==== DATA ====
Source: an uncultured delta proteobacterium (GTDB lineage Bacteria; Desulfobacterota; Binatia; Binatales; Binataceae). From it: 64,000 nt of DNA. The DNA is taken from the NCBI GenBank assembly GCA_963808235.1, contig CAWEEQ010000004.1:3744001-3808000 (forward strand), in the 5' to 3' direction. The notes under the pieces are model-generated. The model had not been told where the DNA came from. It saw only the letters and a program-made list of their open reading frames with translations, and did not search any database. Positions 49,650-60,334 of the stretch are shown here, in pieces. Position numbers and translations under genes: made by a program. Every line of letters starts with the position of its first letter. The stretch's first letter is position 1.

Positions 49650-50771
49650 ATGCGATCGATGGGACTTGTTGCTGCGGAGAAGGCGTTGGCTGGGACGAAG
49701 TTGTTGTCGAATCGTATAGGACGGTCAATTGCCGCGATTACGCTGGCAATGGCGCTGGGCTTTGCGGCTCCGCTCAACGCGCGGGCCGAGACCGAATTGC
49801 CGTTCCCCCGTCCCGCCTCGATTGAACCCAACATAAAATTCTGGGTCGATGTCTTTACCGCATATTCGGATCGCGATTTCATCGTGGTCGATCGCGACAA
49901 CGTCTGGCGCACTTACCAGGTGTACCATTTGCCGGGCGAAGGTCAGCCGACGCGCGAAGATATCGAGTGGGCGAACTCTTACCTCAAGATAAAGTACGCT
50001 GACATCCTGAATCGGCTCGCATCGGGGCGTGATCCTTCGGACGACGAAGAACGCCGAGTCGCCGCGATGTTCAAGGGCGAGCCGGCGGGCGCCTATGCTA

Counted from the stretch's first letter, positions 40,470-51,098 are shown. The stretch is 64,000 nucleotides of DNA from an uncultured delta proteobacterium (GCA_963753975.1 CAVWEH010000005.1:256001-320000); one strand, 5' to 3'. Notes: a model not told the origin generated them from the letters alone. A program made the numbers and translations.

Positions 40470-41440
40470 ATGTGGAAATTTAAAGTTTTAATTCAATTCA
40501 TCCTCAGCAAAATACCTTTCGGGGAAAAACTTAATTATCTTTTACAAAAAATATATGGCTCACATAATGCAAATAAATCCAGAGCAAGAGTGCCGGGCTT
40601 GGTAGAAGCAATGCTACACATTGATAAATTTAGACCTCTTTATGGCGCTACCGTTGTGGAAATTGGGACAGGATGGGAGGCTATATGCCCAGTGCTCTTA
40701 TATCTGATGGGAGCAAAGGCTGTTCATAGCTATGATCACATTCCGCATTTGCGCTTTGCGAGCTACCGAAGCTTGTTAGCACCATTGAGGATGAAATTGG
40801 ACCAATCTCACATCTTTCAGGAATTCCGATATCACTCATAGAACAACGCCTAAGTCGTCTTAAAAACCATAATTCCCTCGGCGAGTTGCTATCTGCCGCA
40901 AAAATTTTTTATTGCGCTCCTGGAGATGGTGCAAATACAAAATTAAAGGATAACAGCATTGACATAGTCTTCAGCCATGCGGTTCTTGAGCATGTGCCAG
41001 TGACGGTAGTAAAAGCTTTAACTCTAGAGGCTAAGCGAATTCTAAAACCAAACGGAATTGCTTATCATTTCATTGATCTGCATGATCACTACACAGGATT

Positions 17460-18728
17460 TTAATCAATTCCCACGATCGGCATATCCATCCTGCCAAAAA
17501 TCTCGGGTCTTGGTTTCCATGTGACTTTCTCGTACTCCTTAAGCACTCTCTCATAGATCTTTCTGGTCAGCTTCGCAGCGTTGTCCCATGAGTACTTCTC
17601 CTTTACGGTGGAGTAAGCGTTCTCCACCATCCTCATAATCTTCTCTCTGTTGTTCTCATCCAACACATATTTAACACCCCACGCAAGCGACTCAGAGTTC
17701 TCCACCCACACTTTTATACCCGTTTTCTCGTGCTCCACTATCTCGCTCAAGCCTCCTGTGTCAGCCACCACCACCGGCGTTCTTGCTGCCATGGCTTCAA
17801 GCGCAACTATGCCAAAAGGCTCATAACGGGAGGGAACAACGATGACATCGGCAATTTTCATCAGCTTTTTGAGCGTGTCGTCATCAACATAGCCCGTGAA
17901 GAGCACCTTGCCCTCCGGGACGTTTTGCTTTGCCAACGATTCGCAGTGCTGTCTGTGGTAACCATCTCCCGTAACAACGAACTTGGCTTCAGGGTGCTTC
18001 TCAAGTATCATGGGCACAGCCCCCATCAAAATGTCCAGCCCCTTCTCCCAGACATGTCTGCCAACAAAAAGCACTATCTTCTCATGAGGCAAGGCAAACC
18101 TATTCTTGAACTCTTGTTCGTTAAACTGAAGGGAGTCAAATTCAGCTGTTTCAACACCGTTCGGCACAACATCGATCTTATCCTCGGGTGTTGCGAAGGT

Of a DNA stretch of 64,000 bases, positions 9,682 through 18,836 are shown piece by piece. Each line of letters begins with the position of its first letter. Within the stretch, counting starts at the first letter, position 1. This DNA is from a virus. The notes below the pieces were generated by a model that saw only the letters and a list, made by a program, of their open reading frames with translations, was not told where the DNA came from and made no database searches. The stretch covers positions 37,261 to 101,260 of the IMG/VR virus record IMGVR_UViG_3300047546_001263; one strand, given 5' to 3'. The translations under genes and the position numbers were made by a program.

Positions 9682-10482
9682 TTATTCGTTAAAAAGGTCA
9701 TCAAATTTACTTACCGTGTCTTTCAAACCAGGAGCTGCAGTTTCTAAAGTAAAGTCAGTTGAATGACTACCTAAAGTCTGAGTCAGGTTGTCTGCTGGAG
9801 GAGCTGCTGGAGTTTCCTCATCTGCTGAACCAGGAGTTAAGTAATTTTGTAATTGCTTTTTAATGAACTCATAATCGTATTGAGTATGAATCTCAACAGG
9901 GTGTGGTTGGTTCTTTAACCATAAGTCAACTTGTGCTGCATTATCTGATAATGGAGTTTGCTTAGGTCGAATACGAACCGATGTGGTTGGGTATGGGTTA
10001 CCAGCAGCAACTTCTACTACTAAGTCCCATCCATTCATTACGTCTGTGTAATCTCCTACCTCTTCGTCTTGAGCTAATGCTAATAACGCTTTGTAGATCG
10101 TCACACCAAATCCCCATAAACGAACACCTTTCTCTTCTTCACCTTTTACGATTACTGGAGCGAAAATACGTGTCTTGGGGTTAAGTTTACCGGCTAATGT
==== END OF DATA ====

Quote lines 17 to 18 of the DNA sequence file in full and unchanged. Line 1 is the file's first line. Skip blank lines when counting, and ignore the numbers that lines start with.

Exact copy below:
Positions 17460-18728
17460 TTAATCAATTCCCACGATCGGCATATCCATCCTGCCAAAAA